What is Organizational Culture?
An organization’s culture is its collective mindset. The patterns of widely shared (often unconscious) assumptions, beliefs, and values that form the basis of people’s ways of being, relating, and working, as well as the organization’s interaction with and success in its environment.
In other words, an organization’s culture shapes everything that takes place in that environment. How people interact, how things are done daily, and how organizational change and transformation is managed is all a direct reflection of an organization's culture.
What Kind of Culture Do You Have in Your Organization?
Take a moment to reflect on the culture in your organization.
- Does your culture reflect employees who are taken care of, or are your leaders inclined to pile work on them til they’re overwhelmed?
- How do your employees and leaders interact in times of stress and change?
- Is it acceptable for employees to ask questions, to say no, or to make suggestions for change?
- What gets rewarded or punished?
- What is the quality of working relationships?
- What is the level of authenticity and truth-telling?
- What gets monitored and/or reported?
- How are emotions handled?
- How are mistakes and breakdowns handled?
- Is there openness to learning and feedback?
- How is power used and/or shared?
- What is the level of cross-boundary support and collaboration?
- How are blame and rumors handled?
How Does Culture Impact the Success of Organizational Change and Transformation?
Your corporate culture has a huge impact on the success of your transformational change initiatives. Any time you have a major organizational change underway, the organization’s culture is at play. It will either support the new state reality you are implementing, or block it.
Most likely, many of your organization’s patterns will surface as helpful or inhibiting as your organization shifts from its old ways of doing things to the new. The new strategies, structures, systems, processes, and/or technologies are likely so different from your current state that they require people to adopt new ways of being and working. Employees will likely have to change the way they interact with one another, what they choose to prioritize and focus on, and how their results are measured.
Without clear shifts in cultural norms and expectations, your organization’s change initiatives are likely to fail. Your culture has been developed to be successful in your company as it has been, not as you’d like it to be. Without cultural transformation at the most basic level, employees will soon revert to their old ways of working. You must make changes to culture overt and specific so people know what they need to do differently. Leaders should design the new culture to deliver on the new transformational and organizational change initiatives, so that employees can see how the new corporate culture will fit into the larger change picture.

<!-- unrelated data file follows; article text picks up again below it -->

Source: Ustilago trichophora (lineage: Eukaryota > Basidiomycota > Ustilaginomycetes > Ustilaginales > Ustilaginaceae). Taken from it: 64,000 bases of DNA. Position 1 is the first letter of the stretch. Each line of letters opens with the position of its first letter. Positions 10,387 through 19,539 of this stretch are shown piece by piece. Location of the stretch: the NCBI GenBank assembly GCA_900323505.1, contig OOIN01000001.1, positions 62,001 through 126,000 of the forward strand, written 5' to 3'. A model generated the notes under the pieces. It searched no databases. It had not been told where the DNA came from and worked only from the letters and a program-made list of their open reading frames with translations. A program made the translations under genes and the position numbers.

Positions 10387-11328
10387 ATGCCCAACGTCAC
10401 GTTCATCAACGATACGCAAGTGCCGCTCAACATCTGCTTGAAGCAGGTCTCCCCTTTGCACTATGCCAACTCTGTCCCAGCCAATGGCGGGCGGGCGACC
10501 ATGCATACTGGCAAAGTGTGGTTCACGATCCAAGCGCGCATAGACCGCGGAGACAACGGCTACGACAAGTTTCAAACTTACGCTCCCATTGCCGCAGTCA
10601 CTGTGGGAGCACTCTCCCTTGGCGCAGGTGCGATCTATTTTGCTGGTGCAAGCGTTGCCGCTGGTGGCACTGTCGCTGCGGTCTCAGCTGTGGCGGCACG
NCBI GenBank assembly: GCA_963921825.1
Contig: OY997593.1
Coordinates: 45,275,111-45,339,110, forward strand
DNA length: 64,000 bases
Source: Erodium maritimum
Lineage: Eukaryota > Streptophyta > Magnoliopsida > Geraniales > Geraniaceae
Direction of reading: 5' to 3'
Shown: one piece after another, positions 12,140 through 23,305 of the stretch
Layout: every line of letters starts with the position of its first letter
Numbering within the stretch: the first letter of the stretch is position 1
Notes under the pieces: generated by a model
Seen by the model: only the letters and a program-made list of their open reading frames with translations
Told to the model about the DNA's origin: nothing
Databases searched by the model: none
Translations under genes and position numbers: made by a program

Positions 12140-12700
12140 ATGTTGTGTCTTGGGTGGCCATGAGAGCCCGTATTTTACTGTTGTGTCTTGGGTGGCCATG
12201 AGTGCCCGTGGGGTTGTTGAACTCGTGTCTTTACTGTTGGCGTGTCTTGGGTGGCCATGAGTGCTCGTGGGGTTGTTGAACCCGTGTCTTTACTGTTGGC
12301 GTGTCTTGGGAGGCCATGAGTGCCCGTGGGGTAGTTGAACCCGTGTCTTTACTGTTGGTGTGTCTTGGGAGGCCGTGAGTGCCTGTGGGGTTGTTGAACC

Cultural Transformation Starts with Leaders
Any major cultural transformation starts with an organization’s leaders. Leaders must model the new behaviors to provide a good example for employees, and to demonstrate that these changes are not temporary. If a leader does not demonstrate signs of change, it is unlikely that employees will take this initiative on their own. A leader must fully commit to and believe in the new culture. Employees will pick up on any hesitation or ambivalence about these plans. Showing that this change is a priority will inspire them to embrace the changes.
How Can Leaders Successfully Shift Culture?
Leadership and project attention to culture is essential from the beginning of the change process. It is never effective as a “bolt-on” strategy after implementation. Nor is it effective as a generalized communication: “We need to change our culture.” That does nothing to clarify exactly what must change for the new state to be successful and sustain its value over time.
Everyone required to make the change (leaders, managers, and employees) must be supported to act in pre-determined new ways for the change to take root and last. This shift is hard for many leaders to envision, as culture is not simple or tangible to define and change. However, this focus is always necessary for transformational change to succeed.
How Do You Reveal What Must Be Changed?
An examination of the new state solution’s impact on culture will be the best place to reveal what must be changed. Leaders will need to assess what the current culture already has in place that supports their desired changes, and what blocks their new directions. They will need to identify the specific cultural indicators that will need to be changed or initiated. Examples of cultural indicators include the sharing and use of information, how rewards and punishments are used, how managers monitor the performance of their teams, how mistakes are handled, and so on. Look at what might negate or inhibit the successful execution of your new state.
Take some time to discover the following:
- What about the new state solution requires a shift in our culture? How, exactly?
- What cultural indicators work, block, or are needed for this change effort to succeed?
- What new behaviors are required to enact these new norms and practices?
- How can I, as a leader, model these behaviors?
- How can I communicate and engage my stakeholders so they can see the value in changing their fundamental way of working?
- What are the best ways of reinforcing the new cultural norms and behaviors so they stick?
Once you have answered these questions, you can begin to implement successful culture change. Keep the culture story alive as you communicate your Case for Change and Change Strategy. Keep it alive in you!